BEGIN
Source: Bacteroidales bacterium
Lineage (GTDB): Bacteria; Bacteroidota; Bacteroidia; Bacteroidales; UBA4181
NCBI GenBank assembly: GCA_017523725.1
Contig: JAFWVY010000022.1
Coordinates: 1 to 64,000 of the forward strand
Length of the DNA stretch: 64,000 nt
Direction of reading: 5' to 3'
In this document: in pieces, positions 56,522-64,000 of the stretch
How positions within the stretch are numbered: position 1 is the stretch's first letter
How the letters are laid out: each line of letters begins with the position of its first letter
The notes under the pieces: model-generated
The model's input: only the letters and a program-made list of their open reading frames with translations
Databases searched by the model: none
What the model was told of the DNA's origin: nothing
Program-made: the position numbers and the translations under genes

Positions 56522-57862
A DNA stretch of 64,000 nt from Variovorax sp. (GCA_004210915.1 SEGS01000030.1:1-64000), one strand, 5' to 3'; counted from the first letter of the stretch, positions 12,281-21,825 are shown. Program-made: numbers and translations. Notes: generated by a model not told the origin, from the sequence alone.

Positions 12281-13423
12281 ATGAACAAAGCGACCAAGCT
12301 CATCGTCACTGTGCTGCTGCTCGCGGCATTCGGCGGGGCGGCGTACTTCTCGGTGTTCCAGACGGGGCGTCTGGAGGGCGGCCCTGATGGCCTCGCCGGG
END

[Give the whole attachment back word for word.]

Source: Bacteroidales bacterium
Lineage (GTDB): Bacteria; Bacteroidota; Bacteroidia; Bacteroidales; UBA4181
NCBI GenBank assembly: GCA_017523725.1
Contig: JAFWVY010000022.1
Coordinates: 1 to 64,000 of the forward strand
Length of the DNA stretch: 64,000 nt
Direction of reading: 5' to 3'
In this document: in pieces, positions 56,522-64,000 of the stretch
How positions within the stretch are numbered: position 1 is the stretch's first letter
How the letters are laid out: each line of letters begins with the position of its first letter
The notes under the pieces: model-generated
The model's input: only the letters and a program-made list of their open reading frames with translations
Databases searched by the model: none
What the model was told of the DNA's origin: nothing
Program-made: the position numbers and the translations under genes

Positions 56522-57862
A DNA stretch of 64,000 nt from Variovorax sp. (GCA_004210915.1 SEGS01000030.1:1-64000), one strand, 5' to 3'; counted from the first letter of the stretch, positions 12,281-21,825 are shown. Program-made: numbers and translations. Notes: generated by a model not told the origin, from the sequence alone.

Positions 12281-13423
12281 ATGAACAAAGCGACCAAGCT
12301 CATCGTCACTGTGCTGCTGCTCGCGGCATTCGGCGGGGCGGCGTACTTCTCGGTGTTCCAGACGGGGCGTCTGGAGGGCGGCCCTGATGGCCTCGCCGGG